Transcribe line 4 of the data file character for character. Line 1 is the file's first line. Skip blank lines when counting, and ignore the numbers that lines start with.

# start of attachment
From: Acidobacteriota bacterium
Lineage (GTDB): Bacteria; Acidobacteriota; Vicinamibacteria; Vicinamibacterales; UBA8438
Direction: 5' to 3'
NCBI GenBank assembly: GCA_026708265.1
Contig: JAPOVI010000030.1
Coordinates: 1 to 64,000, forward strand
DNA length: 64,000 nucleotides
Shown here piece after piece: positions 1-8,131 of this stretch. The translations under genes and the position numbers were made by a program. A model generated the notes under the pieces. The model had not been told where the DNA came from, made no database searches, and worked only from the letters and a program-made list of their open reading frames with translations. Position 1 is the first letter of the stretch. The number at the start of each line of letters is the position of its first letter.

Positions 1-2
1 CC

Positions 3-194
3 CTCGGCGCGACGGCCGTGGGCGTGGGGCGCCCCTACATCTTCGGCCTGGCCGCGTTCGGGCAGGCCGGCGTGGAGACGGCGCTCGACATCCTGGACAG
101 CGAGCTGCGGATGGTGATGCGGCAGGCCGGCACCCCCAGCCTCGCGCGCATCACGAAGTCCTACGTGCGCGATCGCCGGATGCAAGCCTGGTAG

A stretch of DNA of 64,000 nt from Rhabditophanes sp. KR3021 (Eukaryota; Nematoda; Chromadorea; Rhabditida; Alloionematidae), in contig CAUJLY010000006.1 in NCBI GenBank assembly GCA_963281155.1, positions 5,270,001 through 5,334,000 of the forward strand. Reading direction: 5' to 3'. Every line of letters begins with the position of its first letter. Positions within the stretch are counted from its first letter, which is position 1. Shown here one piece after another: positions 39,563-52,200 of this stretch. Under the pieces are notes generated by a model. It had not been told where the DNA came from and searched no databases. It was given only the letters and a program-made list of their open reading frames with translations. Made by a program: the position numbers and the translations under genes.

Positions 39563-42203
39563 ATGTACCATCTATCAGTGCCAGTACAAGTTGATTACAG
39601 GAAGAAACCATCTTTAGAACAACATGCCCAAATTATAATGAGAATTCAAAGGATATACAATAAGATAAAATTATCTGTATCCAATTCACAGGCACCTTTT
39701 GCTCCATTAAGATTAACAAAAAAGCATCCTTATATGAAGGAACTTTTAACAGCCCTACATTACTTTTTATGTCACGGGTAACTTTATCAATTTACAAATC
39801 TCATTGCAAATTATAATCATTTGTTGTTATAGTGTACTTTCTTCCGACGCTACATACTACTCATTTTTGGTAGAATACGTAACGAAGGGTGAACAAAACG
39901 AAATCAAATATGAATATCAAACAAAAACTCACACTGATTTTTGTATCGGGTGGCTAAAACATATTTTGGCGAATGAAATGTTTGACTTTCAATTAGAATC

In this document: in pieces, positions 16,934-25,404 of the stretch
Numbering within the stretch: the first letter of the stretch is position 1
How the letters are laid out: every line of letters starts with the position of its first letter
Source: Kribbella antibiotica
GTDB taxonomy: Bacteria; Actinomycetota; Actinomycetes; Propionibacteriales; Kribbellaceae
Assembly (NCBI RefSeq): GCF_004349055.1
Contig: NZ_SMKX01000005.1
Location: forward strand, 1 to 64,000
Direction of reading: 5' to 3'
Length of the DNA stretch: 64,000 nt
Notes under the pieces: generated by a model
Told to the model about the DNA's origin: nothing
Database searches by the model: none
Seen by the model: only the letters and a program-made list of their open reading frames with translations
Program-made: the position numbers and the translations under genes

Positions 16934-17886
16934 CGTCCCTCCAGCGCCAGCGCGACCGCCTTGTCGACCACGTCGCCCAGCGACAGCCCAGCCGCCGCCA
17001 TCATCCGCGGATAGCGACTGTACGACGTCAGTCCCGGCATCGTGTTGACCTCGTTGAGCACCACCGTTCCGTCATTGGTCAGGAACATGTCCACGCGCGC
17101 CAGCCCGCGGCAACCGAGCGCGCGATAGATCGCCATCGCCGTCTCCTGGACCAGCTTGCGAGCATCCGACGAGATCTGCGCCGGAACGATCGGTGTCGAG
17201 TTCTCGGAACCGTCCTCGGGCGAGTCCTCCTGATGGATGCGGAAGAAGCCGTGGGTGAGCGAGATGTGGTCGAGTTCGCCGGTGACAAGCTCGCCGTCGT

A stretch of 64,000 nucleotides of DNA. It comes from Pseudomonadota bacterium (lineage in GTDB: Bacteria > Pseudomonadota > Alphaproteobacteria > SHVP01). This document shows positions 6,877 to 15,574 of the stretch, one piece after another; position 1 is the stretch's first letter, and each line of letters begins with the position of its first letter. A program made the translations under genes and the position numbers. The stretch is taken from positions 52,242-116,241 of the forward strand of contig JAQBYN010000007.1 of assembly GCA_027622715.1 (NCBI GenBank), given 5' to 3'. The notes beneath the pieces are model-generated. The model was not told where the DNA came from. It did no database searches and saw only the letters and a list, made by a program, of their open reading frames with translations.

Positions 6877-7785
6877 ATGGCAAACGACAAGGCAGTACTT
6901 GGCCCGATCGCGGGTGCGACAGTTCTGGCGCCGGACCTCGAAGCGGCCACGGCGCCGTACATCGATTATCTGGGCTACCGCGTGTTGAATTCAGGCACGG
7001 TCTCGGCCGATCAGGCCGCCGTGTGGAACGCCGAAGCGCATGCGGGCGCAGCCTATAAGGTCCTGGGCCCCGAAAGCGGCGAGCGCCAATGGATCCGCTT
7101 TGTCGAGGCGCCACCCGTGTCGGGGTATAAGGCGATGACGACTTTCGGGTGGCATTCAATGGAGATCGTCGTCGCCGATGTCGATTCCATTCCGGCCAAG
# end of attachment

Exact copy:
NCBI GenBank assembly: GCA_026708265.1